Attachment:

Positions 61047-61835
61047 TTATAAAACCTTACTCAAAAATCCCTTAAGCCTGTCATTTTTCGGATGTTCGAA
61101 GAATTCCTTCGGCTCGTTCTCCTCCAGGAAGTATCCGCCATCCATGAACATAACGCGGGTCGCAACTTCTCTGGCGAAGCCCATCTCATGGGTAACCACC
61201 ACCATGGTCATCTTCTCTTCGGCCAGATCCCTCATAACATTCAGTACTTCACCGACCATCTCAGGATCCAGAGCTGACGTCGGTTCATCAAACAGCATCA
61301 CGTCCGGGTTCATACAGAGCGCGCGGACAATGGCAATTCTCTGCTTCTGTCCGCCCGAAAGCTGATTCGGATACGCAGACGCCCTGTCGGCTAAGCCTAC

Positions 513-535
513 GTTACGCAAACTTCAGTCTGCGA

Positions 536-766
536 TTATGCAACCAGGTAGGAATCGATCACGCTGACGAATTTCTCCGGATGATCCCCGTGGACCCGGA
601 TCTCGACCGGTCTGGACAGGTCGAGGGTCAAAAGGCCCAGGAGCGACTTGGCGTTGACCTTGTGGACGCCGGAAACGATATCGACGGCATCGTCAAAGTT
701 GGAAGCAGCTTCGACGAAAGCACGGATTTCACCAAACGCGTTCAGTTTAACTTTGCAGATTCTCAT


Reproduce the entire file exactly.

Positions 61047-61835
61047 TTATAAAACCTTACTCAAAAATCCCTTAAGCCTGTCATTTTTCGGATGTTCGAA
61101 GAATTCCTTCGGCTCGTTCTCCTCCAGGAAGTATCCGCCATCCATGAACATAACGCGGGTCGCAACTTCTCTGGCGAAGCCCATCTCATGGGTAACCACC
61201 ACCATGGTCATCTTCTCTTCGGCCAGATCCCTCATAACATTCAGTACTTCACCGACCATCTCAGGATCCAGAGCTGACGTCGGTTCATCAAACAGCATCA
61301 CGTCCGGGTTCATACAGAGCGCGCGGACAATGGCAATTCTCTGCTTCTGTCCGCCCGAAAGCTGATTCGGATACGCAGACGCCCTGTCGGCTAAGCCTAC

Positions 513-535
513 GTTACGCAAACTTCAGTCTGCGA

Positions 536-766
536 TTATGCAACCAGGTAGGAATCGATCACGCTGACGAATTTCTCCGGATGATCCCCGTGGACCCGGA
601 TCTCGACCGGTCTGGACAGGTCGAGGGTCAAAAGGCCCAGGAGCGACTTGGCGTTGACCTTGTGGACGCCGGAAACGATATCGACGGCATCGTCAAAGTT
701 GGAAGCAGCTTCGACGAAAGCACGGATTTCACCAAACGCGTTCAGTTTAACTTTGCAGATTCTCAT